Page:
Tests from microbiologists from the University of Reading have found flood waters which contain 60 times the amount of safe bacteria for agricultural water. The water from Moorland in Somerset contained 60,000 to 70,000 bacteria per 100 millilitres.
According to the World Health Organisation agricultural water should have no more than 1,000 bacteria per 100 millilitres. Microbiologist Nathaniel Storey, who carried out the research, said the results were not unexpected given the extent of the flooding.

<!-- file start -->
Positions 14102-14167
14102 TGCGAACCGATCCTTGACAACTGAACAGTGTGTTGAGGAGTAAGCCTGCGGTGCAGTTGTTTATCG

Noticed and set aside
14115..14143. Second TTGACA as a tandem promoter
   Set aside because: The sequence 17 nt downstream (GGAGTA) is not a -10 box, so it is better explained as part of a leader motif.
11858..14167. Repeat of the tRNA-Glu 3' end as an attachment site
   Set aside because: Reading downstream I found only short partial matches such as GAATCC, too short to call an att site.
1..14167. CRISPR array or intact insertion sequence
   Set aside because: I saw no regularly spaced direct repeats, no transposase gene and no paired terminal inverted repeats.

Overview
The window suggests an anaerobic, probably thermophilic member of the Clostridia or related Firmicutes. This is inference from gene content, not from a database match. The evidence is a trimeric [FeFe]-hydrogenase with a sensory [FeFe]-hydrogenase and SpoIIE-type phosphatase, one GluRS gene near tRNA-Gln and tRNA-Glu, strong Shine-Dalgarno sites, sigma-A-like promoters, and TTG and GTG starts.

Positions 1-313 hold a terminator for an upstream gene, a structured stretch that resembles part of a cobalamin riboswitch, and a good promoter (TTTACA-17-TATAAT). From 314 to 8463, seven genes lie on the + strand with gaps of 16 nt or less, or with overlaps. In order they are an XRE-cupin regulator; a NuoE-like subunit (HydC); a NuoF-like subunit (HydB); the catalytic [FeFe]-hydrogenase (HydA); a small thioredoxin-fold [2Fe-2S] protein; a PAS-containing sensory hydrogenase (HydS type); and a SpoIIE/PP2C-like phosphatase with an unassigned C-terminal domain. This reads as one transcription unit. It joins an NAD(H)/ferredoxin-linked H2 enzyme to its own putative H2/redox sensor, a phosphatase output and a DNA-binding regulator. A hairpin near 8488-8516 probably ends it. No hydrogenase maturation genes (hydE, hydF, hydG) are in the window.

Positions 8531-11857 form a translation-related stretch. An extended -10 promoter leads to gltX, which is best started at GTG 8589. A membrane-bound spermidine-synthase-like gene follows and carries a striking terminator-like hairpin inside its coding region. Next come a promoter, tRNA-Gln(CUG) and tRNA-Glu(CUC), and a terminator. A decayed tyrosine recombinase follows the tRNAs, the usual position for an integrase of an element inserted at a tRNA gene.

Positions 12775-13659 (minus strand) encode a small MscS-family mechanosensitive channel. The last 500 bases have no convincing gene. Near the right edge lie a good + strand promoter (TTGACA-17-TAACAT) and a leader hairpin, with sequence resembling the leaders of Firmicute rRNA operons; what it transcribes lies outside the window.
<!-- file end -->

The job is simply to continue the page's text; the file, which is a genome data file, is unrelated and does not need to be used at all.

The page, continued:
He said: 'It's perhaps unsurprising considering there's septic tanks in these people's gardens that are overflowing and animals within close proximity. Therefore all this excrement that's in these areas is being dredged up by the floodwater and taken into houses and into gardens.'
The research was commissioned by Sky News.
More top news
The company advised customers to "unplug" their tumble dryers and "do not use it" if they are subject to the recall.
Police have found possible evidence at the the former home of double murderer Christopher Halliwell. It's part of a major search operation.
Wednesday's weather forecast for the west of the region